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      Adopting a less egoistical behaviour

      Adopting a less egoistical behaviour

      “Although not everything that had been happening in the financial world was bad, there were certainly a number of things that increased or intensified the crisis. They had to be reviewed and therefore the term of sustainability that came up was postponed until 2008.” These were some of Luc Frieden’s thoughts in London at a conference organised by City of London and Luxembourg for Finance. Luxembourg’s minister of Finance has discovered that bankers tend to copy things from the world of environmentalism more and more.

      In the 1980s, the Brundtland Commission of the United Nations defined sustainable development as taking into account the needs of the present without compromising the ability of future generations to meet their own needs. So it is about thinking of the present while at the same time keeping the future in mind. According to Luc Frieden, sustainability and sustainable finance mean having stable finances aimed at a long-term perspective.

      “First and foremost, it is about regaining confidence in the financial world, which is something that maybe we do not recognise that much. I think to a large extent the citizens, the investors, have lost confidence and therefore, we have to gain back this confidence by creating a more sustainable environment.” 

      The Minister of Finance adds that it is also about reintroducing the concept of ethics and of responsible behaviour into the financial world. At the same time, sustainable behaviour should not only be seen as a new business opportunity but as a new vision for financial services on the basis of certain universally-accepted principles like fairness and transparency. “In fact, there is nothing negative about making money, but making a profit while doing good things is what we should aim for. We should make a profit by adding new products that will give us opportunities to develop our business activities”.

      Hoisting the flag

      Private banking and investment funds are the main pillars of Luxembourg’s financial centre. In these activities, long-term perspectives, and at the same time development of new products, can play an important role. Luc Frieden has always attached an important role to sustainable finance and illustrates his thoughts with a couple of examples.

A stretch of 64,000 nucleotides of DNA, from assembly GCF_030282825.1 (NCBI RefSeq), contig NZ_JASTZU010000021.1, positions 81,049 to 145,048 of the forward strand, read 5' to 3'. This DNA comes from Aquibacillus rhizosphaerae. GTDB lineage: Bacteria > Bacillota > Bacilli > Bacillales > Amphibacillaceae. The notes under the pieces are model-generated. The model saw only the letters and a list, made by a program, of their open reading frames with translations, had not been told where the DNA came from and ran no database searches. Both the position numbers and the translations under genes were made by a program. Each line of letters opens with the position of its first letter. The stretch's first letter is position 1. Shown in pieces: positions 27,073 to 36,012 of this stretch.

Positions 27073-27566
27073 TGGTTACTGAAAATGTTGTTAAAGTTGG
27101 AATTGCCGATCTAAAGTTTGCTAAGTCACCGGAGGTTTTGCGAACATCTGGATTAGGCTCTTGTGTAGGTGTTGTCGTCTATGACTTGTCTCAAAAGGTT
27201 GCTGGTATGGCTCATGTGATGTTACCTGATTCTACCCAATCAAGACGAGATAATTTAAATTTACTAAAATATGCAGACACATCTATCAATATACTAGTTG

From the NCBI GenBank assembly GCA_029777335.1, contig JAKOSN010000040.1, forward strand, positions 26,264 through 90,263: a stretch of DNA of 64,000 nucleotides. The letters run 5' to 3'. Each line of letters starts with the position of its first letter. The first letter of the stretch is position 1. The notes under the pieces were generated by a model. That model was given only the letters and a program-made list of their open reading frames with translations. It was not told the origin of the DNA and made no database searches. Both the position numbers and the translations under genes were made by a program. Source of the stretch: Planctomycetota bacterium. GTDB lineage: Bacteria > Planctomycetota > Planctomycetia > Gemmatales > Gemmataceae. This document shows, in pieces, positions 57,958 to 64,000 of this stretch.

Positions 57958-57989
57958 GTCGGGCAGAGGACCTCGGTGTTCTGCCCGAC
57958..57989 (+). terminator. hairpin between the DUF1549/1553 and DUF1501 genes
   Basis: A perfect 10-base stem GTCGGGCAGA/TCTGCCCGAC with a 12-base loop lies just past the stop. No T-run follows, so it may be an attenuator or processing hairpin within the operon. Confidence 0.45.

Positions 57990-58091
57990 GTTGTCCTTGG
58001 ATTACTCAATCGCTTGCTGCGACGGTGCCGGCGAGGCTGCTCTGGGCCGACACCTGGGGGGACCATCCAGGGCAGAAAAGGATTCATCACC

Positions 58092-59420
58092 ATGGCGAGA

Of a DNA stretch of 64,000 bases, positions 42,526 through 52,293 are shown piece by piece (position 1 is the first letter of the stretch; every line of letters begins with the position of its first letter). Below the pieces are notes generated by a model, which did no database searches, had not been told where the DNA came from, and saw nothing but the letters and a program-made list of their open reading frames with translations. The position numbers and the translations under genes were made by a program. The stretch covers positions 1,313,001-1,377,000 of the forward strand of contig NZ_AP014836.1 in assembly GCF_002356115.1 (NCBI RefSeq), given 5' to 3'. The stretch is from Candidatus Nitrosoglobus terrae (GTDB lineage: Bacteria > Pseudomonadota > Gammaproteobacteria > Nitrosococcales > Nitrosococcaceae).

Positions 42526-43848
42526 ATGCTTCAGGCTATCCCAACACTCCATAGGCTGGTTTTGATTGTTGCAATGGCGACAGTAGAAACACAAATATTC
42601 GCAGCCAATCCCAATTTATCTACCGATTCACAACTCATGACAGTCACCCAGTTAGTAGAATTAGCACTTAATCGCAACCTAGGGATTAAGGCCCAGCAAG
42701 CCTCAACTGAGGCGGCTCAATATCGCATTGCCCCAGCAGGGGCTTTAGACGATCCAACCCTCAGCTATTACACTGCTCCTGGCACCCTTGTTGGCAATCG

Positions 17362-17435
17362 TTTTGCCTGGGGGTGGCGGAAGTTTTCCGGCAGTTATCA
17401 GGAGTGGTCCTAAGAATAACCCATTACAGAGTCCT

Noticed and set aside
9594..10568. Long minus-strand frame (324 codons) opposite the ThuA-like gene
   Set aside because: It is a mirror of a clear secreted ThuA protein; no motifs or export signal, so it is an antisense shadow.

“We started mainly with microfinance investment funds where, of course, a lot of different funds were established over the years. It was important for us to give a certificate of quality to those investment funds that complied with a number of strict rules to make sure that these were really aimed at high quality microfinance investment funds and therefore we established the organisation called Luxflag, which certifies funds in the area of microfinance, and in the area of business-oriented environmental investment funds”.

      Another example is the ATTF, which is an agency for the transfer of finance technology in which people from developing countries are trained on the concept of sound finances of sound financial products. To Mr Frieden, this is part of a broader concept, which is not something that you can just have in one country, but something that should be shared with those living in others countries, especially in this era of globalisation.

      The Luxembourg government practices what it preaches: 1% of GDP goes to development aid, while 30% of Luxembourg’s GDP comes from the financial services sector. In the area of a more traditional ethical and socially responsible behaviour, the Luxembourg Foundation, Fondation de Luxembourg, has been set up, to advise clients from the private banking sector in philanthropy, especially when it comes to international activities.

      Friendly fire

      Because a country like Luxembourg, with such an important financial centre has a special responsibility, a working group with all stakeholders will be set up to define what exactly sustainable finance will mean in the future and to develop an action plan where stakeholders can contribute with new services in the financial services sector. Socially responsible behaviour is not only for people working in the banks, it is also important for investors, supervisors and governments.

      “Sound public finances are the prerequisite for long-term sustainable growth, that is true for the Eurozone but I would say that is also true for the countries that are living close to the Eurozone, including the country which hosts us today.”

      Luc Frieden considers London and Luxembourg friendly competitors and very much appreciates that both financial centres, the most international ones in Europe, work together on the issue of sustainable finance. “I think that new products are indeed coming out. We see it in portfolio management, we see it in investments funds, we see it when we look at this dynamic city of London and we see it when we look at the Luxembourg financial centre.” CW